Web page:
death on the fields in Pueblo, CO

some background about the farm crews at La Vista Correctional Facility (from Tenacious issue 14, Spring/Summer 2008):

I should explain what exactly the farm crews are and how they came to be part of La Vista. As our country has been especially concerned with immigration issues, sometime within the past few years nearby farms have been raided and their owners were found to be employing illegal immigrants to work in their fields. The farm owners then needed an alternative to replace this extremely cheap labor, which is how contracts were developed between Colorado Industries, Colorado Department of Corrections and the farms. At first, the farmers were skeptical about the reliability and quality of work the women were capable of performing; my friend, who works on a farm crew, said that some of the farmers told her that they doubted the women would work as hard as the male workers that they replaced.

But this past year more farms want contracts.

Working on the farm crew is considered an incentive position in our facility because inmates can earn a significantly higher amount of pay for their labor and can earn an additional ‘incentive’/bonus pay if the crews collectively reach a certain quota in earnings for the farms each month. The so-called high pay that inmates on the farm earn starts at $4 a day. After 20 days, it increases by 50-cent increments and is capped at $5.50 a day, the highest pay slot available. (To compare, other jobs in the facility pay 60 cents a day while other types of Colorado Industry labor positions pay from 60 cents to $1.50 a day) The farm pays DOC $9 per hour for each worker. It is apparent why the farm crew has become such a priority for La Vista.

Since more farms are entering contracts with DOC, more slaves are needed. Consequently, women are being shuffled between the four Colorado women’s facilities to meet the required amount of women at La Vista who are eligible to work on a farm crew. To be eligible, an inmate cannot have any medical restrictions and must qualify for a gate pass (which allows her to leave the facility’s grounds), something that is determined by factors such as length of sentence and type of crime (violent or non-violent).

Many women who do not meet the criteria for a gate pass are paranoid that they will be transferred elsewhere and traded for an inmate who does. Women who are eligible for gate passes but are enrolled in other programs also fear that they will be removed from their current positions and placed on a farm crew as needed. Both scenarios are a harsh disappointment to women who have invested much time, effort and hope in their current education and work programs.

The policy used to be that an inmate would not be transferred between facilities if she was enrolled in certain education classes. Already, one woman, who was in my graphic design class and was not eligible for a gate pass, has been traded to another facility. During a critical time in the harvesting season last year, many inmates were pulled from their jobs and positions in education programs to fill needed spots on the farm crews. (when this happens, inmates are forced to comply–a refusal to work results in a write-up and disciplinary action). While the courses that are offered through local colleges were in session last year, a few of the women who worked on the farms repeatedly missed great portions of class since they returned to the facility late into the evening. When they requested to be brought in earlier so that they could attend class on time, they were denied with an answer that “farms take precedence.”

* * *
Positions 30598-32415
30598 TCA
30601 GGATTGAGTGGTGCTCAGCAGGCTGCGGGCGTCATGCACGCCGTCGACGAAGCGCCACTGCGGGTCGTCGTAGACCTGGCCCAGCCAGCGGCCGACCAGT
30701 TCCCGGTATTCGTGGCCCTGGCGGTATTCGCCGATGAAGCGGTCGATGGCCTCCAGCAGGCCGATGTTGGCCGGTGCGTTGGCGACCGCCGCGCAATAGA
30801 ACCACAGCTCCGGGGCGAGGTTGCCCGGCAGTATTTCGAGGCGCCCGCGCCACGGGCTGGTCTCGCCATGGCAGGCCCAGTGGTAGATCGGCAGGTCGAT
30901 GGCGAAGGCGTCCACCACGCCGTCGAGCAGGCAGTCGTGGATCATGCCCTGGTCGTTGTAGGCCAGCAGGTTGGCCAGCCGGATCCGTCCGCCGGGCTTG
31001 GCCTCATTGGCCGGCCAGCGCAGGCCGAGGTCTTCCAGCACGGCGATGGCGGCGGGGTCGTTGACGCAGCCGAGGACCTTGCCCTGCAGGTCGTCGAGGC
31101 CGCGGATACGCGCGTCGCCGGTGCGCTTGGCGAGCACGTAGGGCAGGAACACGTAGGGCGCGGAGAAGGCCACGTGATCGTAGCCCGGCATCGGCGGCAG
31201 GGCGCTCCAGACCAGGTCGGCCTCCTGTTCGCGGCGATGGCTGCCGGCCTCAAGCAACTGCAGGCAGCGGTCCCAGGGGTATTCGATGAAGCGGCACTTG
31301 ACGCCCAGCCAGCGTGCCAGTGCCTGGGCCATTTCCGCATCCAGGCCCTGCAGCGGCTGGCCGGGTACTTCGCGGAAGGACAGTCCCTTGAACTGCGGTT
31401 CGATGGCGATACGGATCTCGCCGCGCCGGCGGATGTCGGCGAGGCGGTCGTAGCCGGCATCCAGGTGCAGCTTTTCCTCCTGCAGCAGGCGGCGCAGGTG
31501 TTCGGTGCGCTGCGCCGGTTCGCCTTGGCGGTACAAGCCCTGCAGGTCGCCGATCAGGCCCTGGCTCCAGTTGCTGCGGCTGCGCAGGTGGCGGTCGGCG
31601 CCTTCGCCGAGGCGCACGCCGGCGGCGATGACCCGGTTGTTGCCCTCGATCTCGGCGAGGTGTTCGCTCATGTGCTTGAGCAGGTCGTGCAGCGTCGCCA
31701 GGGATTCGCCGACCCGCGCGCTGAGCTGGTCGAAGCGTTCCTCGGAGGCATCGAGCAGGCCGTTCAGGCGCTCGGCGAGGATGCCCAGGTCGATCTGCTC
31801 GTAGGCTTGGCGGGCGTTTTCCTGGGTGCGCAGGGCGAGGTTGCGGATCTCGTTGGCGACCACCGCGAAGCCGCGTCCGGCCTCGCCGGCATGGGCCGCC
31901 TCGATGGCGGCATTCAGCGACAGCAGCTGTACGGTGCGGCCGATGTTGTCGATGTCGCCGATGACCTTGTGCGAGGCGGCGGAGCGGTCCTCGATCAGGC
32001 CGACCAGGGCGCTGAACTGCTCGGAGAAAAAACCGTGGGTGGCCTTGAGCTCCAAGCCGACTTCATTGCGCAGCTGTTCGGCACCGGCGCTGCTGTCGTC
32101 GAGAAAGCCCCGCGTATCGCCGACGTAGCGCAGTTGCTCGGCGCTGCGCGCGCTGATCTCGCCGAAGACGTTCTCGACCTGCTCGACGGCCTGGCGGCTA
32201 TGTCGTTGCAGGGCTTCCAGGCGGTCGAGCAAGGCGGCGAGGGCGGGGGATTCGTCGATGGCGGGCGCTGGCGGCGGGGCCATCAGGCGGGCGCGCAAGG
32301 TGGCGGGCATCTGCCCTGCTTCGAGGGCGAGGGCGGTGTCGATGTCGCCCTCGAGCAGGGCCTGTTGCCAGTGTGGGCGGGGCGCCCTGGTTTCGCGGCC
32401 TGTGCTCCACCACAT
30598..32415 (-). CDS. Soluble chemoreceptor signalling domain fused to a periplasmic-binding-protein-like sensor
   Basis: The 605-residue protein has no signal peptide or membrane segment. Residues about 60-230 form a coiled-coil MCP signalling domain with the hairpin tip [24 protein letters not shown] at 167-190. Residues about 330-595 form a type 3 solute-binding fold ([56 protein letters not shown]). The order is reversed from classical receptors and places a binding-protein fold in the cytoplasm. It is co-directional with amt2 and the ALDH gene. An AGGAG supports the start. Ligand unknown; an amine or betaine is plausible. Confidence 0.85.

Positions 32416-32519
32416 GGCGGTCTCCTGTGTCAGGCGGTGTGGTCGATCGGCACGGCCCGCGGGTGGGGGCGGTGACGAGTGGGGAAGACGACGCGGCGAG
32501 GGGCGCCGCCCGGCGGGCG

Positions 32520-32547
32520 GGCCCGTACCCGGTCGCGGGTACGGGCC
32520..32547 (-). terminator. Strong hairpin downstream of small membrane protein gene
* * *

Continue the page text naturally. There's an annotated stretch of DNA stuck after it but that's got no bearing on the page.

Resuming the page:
DOC even has an advertisement campaign for the farm crews. The main ploy used is money, of course. What else would convince us to sign up for the intense working conditions? Many of us receive limited or no financial support from friends or family, so working on the farm crew to earn a bit more is an option we will resort to. ( Plus canteen prices continuously rise while our insufficient state pay remains the same). Advertisements have been posted in our facility as well as in others, asking for volunteers to come to La Vista to work on a farm crew. Some of these have gone so far as to encourage women who are willing to participate in the strenuous work to also postpone/waive submitting their community and parole papers (The farm owners want to keep the same women around for an entire season). Basically DOC wants us to choose to volunteer for eight hours a day, six days a week slave labor instead of taking the opportunity to be released from prison. It’s more important to earn them more money instead of investing in our own lives.

and now, from the Pueblo Chieftain :

"Inmate Dies After Working Fields" by Peter Streseino,
August 27, 2008

A La Vista corrections facility inmate died last week after collapsing while working in a farm field on South Road. Bonnie Neal, 43, died at Parkview Medical Center on Thursday, according to Pueblo County Coroner James Kramer. Kramer said she died after suffering a pulmonary embolism while picking watermelons. She had only been an inmate at La Vista for a couple of days.

The coroner did not have Neal's hometown. Calls to the Colorado Department of Corrections were not returned and a staffer at Parkview said the only information they had on Neal listed her being from the prison facility.

Neal was part of a program that allows prisoners to work in the fields of local farmers.